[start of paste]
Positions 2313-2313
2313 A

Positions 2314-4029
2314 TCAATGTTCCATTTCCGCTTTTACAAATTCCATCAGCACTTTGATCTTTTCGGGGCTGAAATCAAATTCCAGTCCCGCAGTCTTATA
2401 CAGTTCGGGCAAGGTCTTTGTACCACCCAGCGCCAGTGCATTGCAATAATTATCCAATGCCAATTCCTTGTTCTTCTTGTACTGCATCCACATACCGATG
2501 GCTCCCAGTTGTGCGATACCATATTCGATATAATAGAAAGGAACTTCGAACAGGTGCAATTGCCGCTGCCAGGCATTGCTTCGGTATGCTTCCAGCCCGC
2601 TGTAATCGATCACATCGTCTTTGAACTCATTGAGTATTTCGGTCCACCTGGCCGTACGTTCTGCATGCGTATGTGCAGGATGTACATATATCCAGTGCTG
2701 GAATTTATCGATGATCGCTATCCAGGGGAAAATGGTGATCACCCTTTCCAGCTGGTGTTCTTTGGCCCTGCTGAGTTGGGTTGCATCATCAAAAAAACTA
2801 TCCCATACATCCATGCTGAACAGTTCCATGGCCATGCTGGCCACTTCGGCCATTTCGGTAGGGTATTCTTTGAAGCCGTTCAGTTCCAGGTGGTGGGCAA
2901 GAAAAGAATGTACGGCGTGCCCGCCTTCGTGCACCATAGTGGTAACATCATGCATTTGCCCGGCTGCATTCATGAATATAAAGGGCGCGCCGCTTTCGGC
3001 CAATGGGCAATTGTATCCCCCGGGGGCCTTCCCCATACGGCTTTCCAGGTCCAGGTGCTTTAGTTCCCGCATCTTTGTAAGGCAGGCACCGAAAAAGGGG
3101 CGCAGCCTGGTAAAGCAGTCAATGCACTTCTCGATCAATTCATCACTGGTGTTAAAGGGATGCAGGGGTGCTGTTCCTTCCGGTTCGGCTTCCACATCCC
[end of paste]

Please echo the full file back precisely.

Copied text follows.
Positions 2313-2313
2313 A

Positions 2314-4029
2314 TCAATGTTCCATTTCCGCTTTTACAAATTCCATCAGCACTTTGATCTTTTCGGGGCTGAAATCAAATTCCAGTCCCGCAGTCTTATA
2401 CAGTTCGGGCAAGGTCTTTGTACCACCCAGCGCCAGTGCATTGCAATAATTATCCAATGCCAATTCCTTGTTCTTCTTGTACTGCATCCACATACCGATG
2501 GCTCCCAGTTGTGCGATACCATATTCGATATAATAGAAAGGAACTTCGAACAGGTGCAATTGCCGCTGCCAGGCATTGCTTCGGTATGCTTCCAGCCCGC
2601 TGTAATCGATCACATCGTCTTTGAACTCATTGAGTATTTCGGTCCACCTGGCCGTACGTTCTGCATGCGTATGTGCAGGATGTACATATATCCAGTGCTG
2701 GAATTTATCGATGATCGCTATCCAGGGGAAAATGGTGATCACCCTTTCCAGCTGGTGTTCTTTGGCCCTGCTGAGTTGGGTTGCATCATCAAAAAAACTA
2801 TCCCATACATCCATGCTGAACAGTTCCATGGCCATGCTGGCCACTTCGGCCATTTCGGTAGGGTATTCTTTGAAGCCGTTCAGTTCCAGGTGGTGGGCAA
2901 GAAAAGAATGTACGGCGTGCCCGCCTTCGTGCACCATAGTGGTAACATCATGCATTTGCCCGGCTGCATTCATGAATATAAAGGGCGCGCCGCTTTCGGC
3001 CAATGGGCAATTGTATCCCCCGGGGGCCTTCCCCATACGGCTTTCCAGGTCCAGGTGCTTTAGTTCCCGCATCTTTGTAAGGCAGGCACCGAAAAAGGGG
3101 CGCAGCCTGGTAAAGCAGTCAATGCACTTCTCGATCAATTCATCACTGGTGTTAAAGGGATGCAGGGGTGCTGTTCCTTCCGGTTCGGCTTCCACATCCC